A lot of MLB teams are nervous about trading with teams within their division, but perhaps no club has been quite so paranoid as the Orioles under owner Peter Angelos. The last significant deal they made with an AL East team was in 2006, when they traded reliever Chris Britton to the Yankees for Jaret Wright and $4 million of the $7 million left on his contract.
They haven’t really taken a risk in a deal with an AL East rival since 2000, when they sent disappointing first-round pick Jayson Werth to the Blue Jays for reliever John Bale. Of course, Werth went on to become a star, but not until long after Toronto was done with him.
Fortunately, new GM Dan Duquette isn’t such a believer in avoiding deals within his division. He told WEEI’s Alex Speier today that, ‘If it’s good for our team…not as important who we trade with.”
Now he just needs to convince the guy who has the final say. The Orioles aren’t looking to sell at the moment, but they might be this summer, and they’ll be better off if Duquette is able to consider all offers, especially those that might lure some young talent away from the teams he hopes to overtake a couple of years down the road.
The Texas Rangers have signed Josh Hamilton to a minor league contract with an invitation to spring training.
Not at all surprising. The Rangers released Hamilton last August, but that was simply to make some room on the 40-man roster. His season was already toast due to the surgery he underwent to repair lateral and meniscus cartilage in his left knee which had the added bonus of revealing that he had an ACL injury as well, which required reconstruction. At the time of his release both he and the Rangers made noises about him coming back on a minor league deal in 2017.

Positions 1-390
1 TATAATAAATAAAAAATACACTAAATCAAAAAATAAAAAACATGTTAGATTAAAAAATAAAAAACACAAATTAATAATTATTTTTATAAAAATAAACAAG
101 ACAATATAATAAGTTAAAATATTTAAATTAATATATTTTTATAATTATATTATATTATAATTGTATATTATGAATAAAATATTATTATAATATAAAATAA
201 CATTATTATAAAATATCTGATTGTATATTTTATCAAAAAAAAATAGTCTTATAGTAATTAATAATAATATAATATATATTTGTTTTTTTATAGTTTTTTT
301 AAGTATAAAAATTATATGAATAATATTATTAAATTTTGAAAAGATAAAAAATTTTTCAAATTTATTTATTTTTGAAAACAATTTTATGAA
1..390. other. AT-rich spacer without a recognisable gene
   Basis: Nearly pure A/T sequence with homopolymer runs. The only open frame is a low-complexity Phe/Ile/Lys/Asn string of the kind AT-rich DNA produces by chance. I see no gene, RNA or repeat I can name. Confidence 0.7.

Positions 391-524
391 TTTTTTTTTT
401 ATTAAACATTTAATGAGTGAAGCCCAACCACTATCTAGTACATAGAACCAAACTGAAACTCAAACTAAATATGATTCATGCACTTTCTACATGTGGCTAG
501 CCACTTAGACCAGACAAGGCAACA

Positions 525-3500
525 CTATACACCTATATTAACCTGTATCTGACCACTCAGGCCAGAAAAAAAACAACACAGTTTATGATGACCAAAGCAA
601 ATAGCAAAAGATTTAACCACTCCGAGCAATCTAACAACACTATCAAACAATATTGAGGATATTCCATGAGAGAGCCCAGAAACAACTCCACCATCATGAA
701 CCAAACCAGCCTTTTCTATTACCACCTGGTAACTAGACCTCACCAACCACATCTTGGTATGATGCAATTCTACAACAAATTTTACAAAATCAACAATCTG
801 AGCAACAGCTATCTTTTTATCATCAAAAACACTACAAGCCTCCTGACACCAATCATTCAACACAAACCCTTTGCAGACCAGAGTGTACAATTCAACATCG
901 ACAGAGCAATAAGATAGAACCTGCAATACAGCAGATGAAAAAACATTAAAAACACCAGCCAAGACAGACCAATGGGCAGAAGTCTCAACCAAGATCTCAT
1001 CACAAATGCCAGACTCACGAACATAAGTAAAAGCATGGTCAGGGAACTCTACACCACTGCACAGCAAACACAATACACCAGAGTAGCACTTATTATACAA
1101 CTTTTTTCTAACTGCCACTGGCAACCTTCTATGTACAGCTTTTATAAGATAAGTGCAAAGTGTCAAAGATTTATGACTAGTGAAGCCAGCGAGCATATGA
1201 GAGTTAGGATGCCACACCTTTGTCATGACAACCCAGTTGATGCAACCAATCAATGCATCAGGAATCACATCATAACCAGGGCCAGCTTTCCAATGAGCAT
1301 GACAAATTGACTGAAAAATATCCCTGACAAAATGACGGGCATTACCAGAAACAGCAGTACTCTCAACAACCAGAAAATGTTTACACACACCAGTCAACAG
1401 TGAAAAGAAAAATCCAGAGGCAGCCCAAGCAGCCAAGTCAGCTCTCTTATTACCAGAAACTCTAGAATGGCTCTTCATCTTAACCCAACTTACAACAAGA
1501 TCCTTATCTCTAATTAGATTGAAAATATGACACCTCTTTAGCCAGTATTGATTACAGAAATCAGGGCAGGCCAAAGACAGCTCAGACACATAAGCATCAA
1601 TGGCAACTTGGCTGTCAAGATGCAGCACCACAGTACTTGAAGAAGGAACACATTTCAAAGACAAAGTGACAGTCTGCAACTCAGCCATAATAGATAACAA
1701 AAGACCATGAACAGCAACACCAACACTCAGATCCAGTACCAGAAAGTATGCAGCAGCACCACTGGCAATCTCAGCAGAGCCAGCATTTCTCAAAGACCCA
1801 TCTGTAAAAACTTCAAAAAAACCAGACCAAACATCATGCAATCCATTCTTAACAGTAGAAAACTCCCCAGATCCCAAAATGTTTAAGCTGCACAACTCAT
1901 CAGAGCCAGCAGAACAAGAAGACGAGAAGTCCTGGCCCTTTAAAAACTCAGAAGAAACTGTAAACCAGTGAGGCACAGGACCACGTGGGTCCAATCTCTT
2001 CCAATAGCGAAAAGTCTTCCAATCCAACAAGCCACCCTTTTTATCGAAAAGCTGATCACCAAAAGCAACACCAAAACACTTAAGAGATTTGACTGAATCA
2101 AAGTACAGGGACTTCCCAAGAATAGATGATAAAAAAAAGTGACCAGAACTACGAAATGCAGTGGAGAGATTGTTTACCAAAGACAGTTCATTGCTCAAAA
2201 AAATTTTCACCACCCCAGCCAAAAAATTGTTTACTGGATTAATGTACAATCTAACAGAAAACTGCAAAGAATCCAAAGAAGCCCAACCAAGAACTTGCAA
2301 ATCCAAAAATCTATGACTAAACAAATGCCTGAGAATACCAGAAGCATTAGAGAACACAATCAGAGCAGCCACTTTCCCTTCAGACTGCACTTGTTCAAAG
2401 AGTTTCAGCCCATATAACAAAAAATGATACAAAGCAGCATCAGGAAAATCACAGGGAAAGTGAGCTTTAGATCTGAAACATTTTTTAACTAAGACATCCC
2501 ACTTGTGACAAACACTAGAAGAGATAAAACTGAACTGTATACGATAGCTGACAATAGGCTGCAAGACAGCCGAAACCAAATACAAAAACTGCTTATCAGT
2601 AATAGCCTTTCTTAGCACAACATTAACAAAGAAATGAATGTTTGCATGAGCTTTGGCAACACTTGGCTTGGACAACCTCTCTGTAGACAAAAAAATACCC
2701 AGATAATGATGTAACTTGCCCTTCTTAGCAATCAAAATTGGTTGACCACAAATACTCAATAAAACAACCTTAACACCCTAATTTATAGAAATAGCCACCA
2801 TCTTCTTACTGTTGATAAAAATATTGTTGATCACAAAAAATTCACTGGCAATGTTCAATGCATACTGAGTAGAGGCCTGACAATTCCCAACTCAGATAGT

Hamilton turns 36 in May. The smart money has it that his big league career is over, but Hamilton would be silly to retire given that he is owed $30 million this coming season. That the Angels are paying $26.41 million of that makes it far less painful for the Rangers as well. If he can hit in the spring, hey, let him DH some and pay him low money. If not, no skin off of anyone’s nose. He can request a release on April 1 if he hasn’t made the big league roster.
Alex Rodriguez’s transition into retirement has featured a serious move into the business world. He has gone back to school, worked seriously on investments and has started his own corporation. Yes, he’s set for life after making more money than any baseball player in history, but even if his bank account wasn’t fat, you get the sense that he’d be OK given what we’ve seen of his work ethic and savvy in recent years.
He’s going to be getting another paycheck soon, though. For hosting a reality show featuring athletes who are not in as good a financial shape as A-Rod is:
Interesting. Hopefully, like so many other reality shows featuring the formerly rich and famous, this one is not exploitative. Not gonna hold my breath because that’s what that genre is all about, unfortunately, but here’s hoping A-Rod can help some folks with this.